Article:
Arkansas Attorney General Dustin McDaniel has ordered payday lenders throughout his state to shut down immediately or face the likelihood of lawsuits from his office. Letters were sent to about 60 companies that run 156 payday lending firms in Arkansas. The Attorney General said in his letters:
It is the position of this office that you must cease and desist your payday lending practices. In addition, I hereby demand you void any and all current and past-due obligations of your borrowers and refrain from any collection activities related to these payday loans. Be forewarned that your failure to comply with this demand will likely lead to litigation to enforce the laws of Arkansas.
The Attorney General’s actions are based on two recent Arkansas Supreme Court opinions that make it clear that the high interest rates charged by payday lenders violate the state constitution and the Arkansas Deceptive Trade Practices Act. According to the Arkansas Constitution, no one should charge an interest rate higher than 17%. But the state Check Cashers Act that allows payday lenders to operate in the state says a fee paid for holding a check written before the date it is to be cashed “shall not be deemed interest.” The Supreme Court opinions in two separate cases addressed this conflict. In one case, justices said the Check Cashers Act, passed by the state Legislature in 1999, did not provide “blanket protection” for going over the constitutional cap. In the other case, the court ruled that a customer can collect the surety bond from a payday lender accused of violating the state constitution by charging more than 17% a year to borrow money.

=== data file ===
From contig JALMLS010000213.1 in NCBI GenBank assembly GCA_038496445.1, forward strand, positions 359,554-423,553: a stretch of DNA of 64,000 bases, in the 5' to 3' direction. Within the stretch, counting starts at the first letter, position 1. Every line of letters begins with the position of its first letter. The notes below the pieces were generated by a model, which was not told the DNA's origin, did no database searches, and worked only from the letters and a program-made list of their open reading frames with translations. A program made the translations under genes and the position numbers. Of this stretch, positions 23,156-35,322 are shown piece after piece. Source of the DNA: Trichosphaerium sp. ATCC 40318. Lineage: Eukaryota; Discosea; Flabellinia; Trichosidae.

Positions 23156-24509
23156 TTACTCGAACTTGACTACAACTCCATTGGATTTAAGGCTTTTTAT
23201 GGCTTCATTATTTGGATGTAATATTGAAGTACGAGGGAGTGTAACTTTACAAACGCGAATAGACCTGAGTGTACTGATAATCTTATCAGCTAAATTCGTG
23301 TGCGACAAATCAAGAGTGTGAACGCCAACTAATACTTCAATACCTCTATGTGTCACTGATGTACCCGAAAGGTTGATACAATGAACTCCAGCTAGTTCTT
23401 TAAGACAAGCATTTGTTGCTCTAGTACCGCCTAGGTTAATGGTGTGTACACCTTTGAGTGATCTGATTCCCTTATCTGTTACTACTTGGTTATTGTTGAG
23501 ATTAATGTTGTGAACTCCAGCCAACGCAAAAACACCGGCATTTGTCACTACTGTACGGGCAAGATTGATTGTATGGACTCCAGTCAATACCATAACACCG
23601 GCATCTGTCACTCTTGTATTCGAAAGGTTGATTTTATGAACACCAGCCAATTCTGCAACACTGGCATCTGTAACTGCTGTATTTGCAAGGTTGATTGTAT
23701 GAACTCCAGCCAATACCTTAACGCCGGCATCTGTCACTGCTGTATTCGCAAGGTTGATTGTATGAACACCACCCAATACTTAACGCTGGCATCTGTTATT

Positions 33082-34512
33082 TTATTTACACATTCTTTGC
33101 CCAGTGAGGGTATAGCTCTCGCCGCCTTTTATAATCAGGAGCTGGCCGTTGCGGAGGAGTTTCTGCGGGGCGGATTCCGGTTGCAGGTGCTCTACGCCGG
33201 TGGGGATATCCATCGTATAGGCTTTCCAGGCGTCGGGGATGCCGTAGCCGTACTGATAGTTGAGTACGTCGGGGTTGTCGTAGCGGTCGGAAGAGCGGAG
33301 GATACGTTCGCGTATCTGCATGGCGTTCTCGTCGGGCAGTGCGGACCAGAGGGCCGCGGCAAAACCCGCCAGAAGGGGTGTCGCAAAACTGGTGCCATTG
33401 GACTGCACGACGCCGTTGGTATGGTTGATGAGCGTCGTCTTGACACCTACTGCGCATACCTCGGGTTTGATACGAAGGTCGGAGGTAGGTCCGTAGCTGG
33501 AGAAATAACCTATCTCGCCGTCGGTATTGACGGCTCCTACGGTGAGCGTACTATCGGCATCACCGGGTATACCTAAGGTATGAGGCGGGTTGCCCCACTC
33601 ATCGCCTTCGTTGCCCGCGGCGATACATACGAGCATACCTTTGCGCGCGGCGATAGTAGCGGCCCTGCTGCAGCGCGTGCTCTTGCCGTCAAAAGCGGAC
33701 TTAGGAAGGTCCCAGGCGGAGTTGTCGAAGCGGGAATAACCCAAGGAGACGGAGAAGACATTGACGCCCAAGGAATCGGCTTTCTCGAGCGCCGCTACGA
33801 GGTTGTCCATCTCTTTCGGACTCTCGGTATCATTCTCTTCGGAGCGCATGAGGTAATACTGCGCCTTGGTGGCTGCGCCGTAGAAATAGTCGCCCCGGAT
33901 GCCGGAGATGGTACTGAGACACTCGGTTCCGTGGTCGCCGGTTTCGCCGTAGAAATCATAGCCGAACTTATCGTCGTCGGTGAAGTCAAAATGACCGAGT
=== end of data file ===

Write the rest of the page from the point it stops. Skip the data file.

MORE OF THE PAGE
In payday lending practices, typically someone wanting a loan goes to a check-cashing company and writes a check for a certain amount. The company then agrees not to cash the check for a specified time — often waiting until the check-writer’s payday, when money can be deposited to cover the amount of the check. Through a payday loan in Arkansas, a customer writing a check for $400, for example, typically would receive $350. The lender would keep the check for about two weeks without cashing it, thereby allowing the customer time to buy back the check. The $50 charge on the $350 loan for 14 days equates to 371% interest, well above Arkansas’ 17% limit. Attorney General McDaniel says:
These businesses have made a lot of money on the backs of Arkansas consumers, mostly the working poor. Charging consumers interest in the range of 300 to 500% is unlawful and unconscionable and it is time that it stops.
Hopefully, this effort by the Arkansas Attorney General will be successful and consumers in his state will get needed relief. I commend Attorney General McDaniel for taking this needed action. Other states should follow his lead and come down hard on the payday loan sharks
Source: Center for Responsible Lending
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